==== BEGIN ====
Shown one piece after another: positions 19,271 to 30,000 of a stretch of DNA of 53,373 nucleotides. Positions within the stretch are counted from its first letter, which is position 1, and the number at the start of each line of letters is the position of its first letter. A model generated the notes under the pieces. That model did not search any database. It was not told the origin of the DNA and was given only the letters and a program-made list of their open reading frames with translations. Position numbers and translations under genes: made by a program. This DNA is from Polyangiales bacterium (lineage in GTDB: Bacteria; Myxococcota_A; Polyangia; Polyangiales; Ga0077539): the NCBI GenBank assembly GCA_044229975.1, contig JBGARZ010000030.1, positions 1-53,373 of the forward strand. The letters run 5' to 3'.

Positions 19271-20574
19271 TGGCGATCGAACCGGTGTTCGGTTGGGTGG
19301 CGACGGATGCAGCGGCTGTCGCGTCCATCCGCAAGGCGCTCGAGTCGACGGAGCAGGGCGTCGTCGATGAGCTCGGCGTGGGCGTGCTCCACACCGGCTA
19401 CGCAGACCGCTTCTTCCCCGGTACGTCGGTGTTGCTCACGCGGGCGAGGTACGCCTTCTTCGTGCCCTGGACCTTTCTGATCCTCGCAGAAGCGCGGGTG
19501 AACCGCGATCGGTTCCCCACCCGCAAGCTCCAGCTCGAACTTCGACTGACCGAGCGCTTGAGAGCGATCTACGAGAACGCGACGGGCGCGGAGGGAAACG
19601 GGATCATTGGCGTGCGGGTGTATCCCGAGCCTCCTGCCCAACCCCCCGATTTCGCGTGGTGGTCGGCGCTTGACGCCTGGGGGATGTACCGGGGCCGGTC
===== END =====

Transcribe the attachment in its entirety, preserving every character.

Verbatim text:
Shown one piece after another: positions 19,271 to 30,000 of a stretch of DNA of 53,373 nucleotides. Positions within the stretch are counted from its first letter, which is position 1, and the number at the start of each line of letters is the position of its first letter. A model generated the notes under the pieces. That model did not search any database. It was not told the origin of the DNA and was given only the letters and a program-made list of their open reading frames with translations. Position numbers and translations under genes: made by a program. This DNA is from Polyangiales bacterium (lineage in GTDB: Bacteria; Myxococcota_A; Polyangia; Polyangiales; Ga0077539): the NCBI GenBank assembly GCA_044229975.1, contig JBGARZ010000030.1, positions 1-53,373 of the forward strand. The letters run 5' to 3'.

Positions 19271-20574
19271 TGGCGATCGAACCGGTGTTCGGTTGGGTGG
19301 CGACGGATGCAGCGGCTGTCGCGTCCATCCGCAAGGCGCTCGAGTCGACGGAGCAGGGCGTCGTCGATGAGCTCGGCGTGGGCGTGCTCCACACCGGCTA
19401 CGCAGACCGCTTCTTCCCCGGTACGTCGGTGTTGCTCACGCGGGCGAGGTACGCCTTCTTCGTGCCCTGGACCTTTCTGATCCTCGCAGAAGCGCGGGTG
19501 AACCGCGATCGGTTCCCCACCCGCAAGCTCCAGCTCGAACTTCGACTGACCGAGCGCTTGAGAGCGATCTACGAGAACGCGACGGGCGCGGAGGGAAACG
19601 GGATCATTGGCGTGCGGGTGTATCCCGAGCCTCCTGCCCAACCCCCCGATTTCGCGTGGTGGTCGGCGCTTGACGCCTGGGGGATGTACCGGGGCCGGTC